1. Binder PS, Trattler WB. Evaluation of a risk factor scoring system for corneal ectasia after LASIK in eyes with normal topography. J Refract Surg. 2010;26(4):241-250.

2. Randleman JB, Trattler WB, Stulting RD. Validation of the ectasia risk score system for preoperative laser in situ keratomileusis screening. Am J Ophthalmol. 2008;145(5):813-818.

3. Saad A, Gatinel D. Topographic and tomographic properties of forme fruste keratoconus corneas. Invest Ophthalmol Vis Sci. 2010;51(11):5546-5555.

4. Saad A, Gatinel D. Evaluation of total and corneal wavefront high order aberrations for the detection of forme fruste keratoconus. Invest Ophthalmol Vis Sci. 2012;53(6):2978-2992.

5. Reinstein DZ, Archer TJ, Urs R, et al. Detection of keratoconus in clinically and algorithmically topographically normal fellow eyes using epithelial thickness analysis. J Refract Surg. 2015;31(11):736-744.

6. Buhren J, Kook D, Yoon G, Kohnen T. Detection of subclinical keratoconus by using corneal anterior and posterior surface aberrations and thickness spatial profiles. Invest Ophthalmol Vis Sci. 2010;51(7):3424-3432.

7. Rabinowitz YS, Rasheed K. KISA% index: a quantitative videokeratography algorithm embodying minimal topographic criteria for diagnosing keratoconus. J Cataract Refract Surg. 1999;25(10):1327-1335.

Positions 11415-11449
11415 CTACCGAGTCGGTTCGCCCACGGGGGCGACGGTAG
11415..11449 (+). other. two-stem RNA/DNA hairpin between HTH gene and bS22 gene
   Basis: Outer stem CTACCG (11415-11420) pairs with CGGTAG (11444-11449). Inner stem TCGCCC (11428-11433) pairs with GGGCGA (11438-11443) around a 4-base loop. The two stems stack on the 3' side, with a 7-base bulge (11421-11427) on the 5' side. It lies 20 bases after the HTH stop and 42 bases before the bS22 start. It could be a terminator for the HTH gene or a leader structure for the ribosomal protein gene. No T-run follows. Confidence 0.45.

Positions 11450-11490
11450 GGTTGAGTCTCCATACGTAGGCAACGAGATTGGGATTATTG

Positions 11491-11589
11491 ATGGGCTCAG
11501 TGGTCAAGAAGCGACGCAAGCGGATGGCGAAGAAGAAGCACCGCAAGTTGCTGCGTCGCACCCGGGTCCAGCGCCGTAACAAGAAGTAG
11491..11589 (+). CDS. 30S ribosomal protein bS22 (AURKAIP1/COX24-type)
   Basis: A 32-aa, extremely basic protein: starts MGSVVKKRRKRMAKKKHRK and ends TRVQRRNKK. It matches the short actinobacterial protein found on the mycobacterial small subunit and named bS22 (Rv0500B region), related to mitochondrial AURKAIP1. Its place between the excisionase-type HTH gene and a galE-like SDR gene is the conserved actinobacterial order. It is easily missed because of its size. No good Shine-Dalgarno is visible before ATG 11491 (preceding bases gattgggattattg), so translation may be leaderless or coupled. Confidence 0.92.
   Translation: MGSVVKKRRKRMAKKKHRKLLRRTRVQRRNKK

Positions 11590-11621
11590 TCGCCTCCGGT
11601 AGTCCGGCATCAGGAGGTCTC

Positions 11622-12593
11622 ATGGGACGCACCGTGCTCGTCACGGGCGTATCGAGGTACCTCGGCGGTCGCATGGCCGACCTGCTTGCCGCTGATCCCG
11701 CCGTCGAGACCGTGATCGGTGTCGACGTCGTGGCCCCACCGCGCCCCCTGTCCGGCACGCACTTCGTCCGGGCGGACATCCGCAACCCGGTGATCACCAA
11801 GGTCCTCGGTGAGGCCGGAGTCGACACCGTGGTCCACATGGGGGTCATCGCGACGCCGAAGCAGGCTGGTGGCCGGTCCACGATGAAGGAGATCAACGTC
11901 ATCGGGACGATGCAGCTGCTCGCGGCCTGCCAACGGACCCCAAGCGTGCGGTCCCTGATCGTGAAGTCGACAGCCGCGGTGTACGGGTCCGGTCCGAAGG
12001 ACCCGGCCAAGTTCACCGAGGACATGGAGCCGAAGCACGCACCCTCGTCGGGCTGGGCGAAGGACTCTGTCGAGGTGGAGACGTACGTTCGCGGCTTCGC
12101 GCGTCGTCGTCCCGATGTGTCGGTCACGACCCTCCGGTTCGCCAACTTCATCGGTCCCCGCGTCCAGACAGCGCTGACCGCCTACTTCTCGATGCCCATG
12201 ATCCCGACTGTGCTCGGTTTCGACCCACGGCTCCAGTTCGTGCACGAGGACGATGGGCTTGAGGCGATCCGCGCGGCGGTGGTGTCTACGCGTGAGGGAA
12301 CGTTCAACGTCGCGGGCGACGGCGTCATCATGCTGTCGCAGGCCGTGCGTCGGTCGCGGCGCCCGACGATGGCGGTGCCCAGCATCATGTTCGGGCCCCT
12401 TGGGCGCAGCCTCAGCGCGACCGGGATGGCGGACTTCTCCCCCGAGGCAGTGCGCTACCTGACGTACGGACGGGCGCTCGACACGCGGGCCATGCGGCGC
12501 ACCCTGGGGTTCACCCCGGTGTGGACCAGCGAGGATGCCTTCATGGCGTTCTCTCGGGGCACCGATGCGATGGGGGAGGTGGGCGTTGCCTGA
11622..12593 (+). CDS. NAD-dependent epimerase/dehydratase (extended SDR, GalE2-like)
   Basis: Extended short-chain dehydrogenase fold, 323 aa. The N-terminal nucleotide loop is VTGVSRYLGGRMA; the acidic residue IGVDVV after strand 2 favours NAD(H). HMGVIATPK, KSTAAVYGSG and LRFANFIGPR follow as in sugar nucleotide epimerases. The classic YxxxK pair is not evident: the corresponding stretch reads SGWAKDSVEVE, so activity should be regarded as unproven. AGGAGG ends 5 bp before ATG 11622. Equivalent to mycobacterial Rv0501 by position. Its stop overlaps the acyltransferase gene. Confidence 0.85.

8. Rabinowitz YS, McDonnell PJ. Computer-assisted corneal topography in keratoconus. Refract Corneal Surg. 1989;5(6):400-408.

9. Rabinowitz YS, Nesburn AB, McDonnell PJ. Videokeratography of the fellow eye in unilateral keratoconus. Ophthalmology. 1993;100(2):181-186.

10. Yaylali V, Kaufman SC, Thompson HW. Corneal thickness measurements with the Orbscan Topography System and ultrasonic pachymetry. J Cataract Refract Surg. 1997;23(9):1345-1350.

11. Klyce SD. Chasing the suspect: keratoconus. Br J Ophthalmol. 2009;93(7):845-847.

12. Mahon L, Kent D. Can true monocular keratoconus occur? Clin Exp Optom. 2004;87(2):126.

13. Saad A, Hodge C, Lawless M, Gatinel D. Retrospective testing of a new method for detecting ectasia-susceptible corneas. J Cataract Refract Surg. 2011;37(10):1907-1908.

14. Chan C, Ang M, Saad A, et al. Validation of an objective scoring system for forme fruste keratoconus detection and post-LASIK ectasia risk assessment in Asian eyes. Cornea. 2015;34(9):996-1004.

Damien Gatinel, MD
• Assistant Professor and Head, Anterior Segment and Refractive Surgery Department, Rothschild Ophthalmology Foundation, Paris
• Director, CEROC, Paris
• Member, CRST Europe Editorial Board
• Financial disclosure: Consultant (Bausch + Lomb Technolas)

Alain Saad, MD
• Fellow, Anterior Segment and Refractive Surgery Department, Rothschild Ophthalmology Foundation, Paris
• Vice-director, CEROC, Paris • dralainsaad@gmail.com
• Financial disclosure: Consultant (Bausch + Lomb Technolas)